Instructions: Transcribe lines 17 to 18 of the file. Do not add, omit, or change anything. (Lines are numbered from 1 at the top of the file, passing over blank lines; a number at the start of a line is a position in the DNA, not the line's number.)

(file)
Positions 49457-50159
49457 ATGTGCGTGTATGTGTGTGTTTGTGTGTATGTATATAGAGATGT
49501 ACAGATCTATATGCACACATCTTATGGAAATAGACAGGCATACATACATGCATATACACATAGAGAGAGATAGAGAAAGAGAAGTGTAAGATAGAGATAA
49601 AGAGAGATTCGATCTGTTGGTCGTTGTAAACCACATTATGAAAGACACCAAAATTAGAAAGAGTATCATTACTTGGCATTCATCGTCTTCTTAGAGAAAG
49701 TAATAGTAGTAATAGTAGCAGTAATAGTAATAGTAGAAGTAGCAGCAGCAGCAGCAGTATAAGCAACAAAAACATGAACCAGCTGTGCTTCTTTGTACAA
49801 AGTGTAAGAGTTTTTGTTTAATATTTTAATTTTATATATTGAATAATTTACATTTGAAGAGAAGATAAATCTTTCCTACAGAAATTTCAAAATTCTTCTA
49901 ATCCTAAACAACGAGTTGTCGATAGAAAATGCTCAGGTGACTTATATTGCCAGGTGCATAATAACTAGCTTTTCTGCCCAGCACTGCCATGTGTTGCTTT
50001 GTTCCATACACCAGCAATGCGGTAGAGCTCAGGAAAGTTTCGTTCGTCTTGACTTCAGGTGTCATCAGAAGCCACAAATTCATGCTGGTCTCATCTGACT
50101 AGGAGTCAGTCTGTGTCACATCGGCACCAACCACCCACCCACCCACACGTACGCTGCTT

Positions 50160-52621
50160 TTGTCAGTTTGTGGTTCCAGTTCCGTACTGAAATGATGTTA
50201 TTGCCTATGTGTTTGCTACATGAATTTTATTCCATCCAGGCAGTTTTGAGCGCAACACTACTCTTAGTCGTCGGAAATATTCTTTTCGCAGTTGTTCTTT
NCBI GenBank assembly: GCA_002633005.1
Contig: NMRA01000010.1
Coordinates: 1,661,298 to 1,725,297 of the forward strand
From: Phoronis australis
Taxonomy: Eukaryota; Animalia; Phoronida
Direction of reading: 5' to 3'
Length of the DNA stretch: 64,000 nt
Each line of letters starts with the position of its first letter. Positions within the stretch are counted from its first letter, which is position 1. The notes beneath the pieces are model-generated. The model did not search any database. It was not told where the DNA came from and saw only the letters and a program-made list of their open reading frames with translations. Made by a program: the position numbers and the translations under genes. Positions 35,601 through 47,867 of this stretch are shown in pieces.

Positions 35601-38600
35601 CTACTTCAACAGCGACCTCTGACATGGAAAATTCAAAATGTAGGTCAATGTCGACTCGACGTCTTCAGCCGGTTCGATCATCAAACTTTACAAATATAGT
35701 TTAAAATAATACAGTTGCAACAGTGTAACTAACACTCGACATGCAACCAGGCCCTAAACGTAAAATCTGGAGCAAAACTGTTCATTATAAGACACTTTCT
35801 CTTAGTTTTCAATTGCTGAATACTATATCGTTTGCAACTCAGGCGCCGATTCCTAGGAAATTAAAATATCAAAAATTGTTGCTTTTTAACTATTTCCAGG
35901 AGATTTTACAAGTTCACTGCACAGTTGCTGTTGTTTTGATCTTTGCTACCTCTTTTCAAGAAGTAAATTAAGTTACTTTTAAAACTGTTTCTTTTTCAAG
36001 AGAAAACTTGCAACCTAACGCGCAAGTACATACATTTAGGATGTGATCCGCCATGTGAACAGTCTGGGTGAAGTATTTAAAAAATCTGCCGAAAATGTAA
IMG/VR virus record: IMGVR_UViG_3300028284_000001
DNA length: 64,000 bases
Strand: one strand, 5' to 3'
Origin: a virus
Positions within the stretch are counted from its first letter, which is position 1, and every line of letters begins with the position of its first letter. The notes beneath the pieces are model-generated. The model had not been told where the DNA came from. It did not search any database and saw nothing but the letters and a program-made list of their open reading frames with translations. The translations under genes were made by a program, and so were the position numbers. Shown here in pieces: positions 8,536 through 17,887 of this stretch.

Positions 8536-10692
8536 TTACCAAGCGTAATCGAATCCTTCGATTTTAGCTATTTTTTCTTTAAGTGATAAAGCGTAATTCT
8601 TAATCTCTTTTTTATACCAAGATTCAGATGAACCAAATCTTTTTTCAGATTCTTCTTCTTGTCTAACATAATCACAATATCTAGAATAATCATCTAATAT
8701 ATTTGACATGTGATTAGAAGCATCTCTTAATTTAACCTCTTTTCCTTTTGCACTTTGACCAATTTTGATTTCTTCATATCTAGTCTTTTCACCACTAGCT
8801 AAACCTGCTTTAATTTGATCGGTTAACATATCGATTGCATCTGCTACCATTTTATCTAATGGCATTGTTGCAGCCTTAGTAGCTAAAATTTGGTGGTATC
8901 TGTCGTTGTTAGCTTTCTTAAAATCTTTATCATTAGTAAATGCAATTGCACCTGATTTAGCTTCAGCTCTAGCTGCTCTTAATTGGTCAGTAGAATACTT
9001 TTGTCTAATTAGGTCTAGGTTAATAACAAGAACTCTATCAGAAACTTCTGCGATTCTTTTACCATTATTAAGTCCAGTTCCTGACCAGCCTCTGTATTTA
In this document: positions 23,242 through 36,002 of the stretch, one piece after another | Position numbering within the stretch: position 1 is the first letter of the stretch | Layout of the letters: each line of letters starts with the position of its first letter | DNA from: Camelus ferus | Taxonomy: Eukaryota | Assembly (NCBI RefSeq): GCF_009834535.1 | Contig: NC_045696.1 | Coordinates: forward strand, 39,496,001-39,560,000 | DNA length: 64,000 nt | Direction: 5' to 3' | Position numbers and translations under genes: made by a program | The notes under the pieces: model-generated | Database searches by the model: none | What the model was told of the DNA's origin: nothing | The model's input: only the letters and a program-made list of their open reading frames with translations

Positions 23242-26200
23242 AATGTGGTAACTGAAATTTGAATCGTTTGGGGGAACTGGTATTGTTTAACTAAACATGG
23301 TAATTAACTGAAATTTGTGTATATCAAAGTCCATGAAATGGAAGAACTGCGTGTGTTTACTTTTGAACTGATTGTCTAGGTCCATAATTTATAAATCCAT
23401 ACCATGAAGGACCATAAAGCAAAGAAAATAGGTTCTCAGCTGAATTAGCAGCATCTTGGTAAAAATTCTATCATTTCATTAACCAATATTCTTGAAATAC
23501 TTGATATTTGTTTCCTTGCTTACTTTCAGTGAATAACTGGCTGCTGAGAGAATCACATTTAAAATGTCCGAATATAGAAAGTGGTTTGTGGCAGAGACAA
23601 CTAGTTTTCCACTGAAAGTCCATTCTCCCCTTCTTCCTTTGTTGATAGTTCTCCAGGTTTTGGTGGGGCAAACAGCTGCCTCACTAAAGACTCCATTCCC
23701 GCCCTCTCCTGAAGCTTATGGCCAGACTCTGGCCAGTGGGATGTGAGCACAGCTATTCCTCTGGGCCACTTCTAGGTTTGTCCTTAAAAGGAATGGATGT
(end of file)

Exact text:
Taxonomy: Eukaryota; Animalia; Phoronida
Direction of reading: 5' to 3'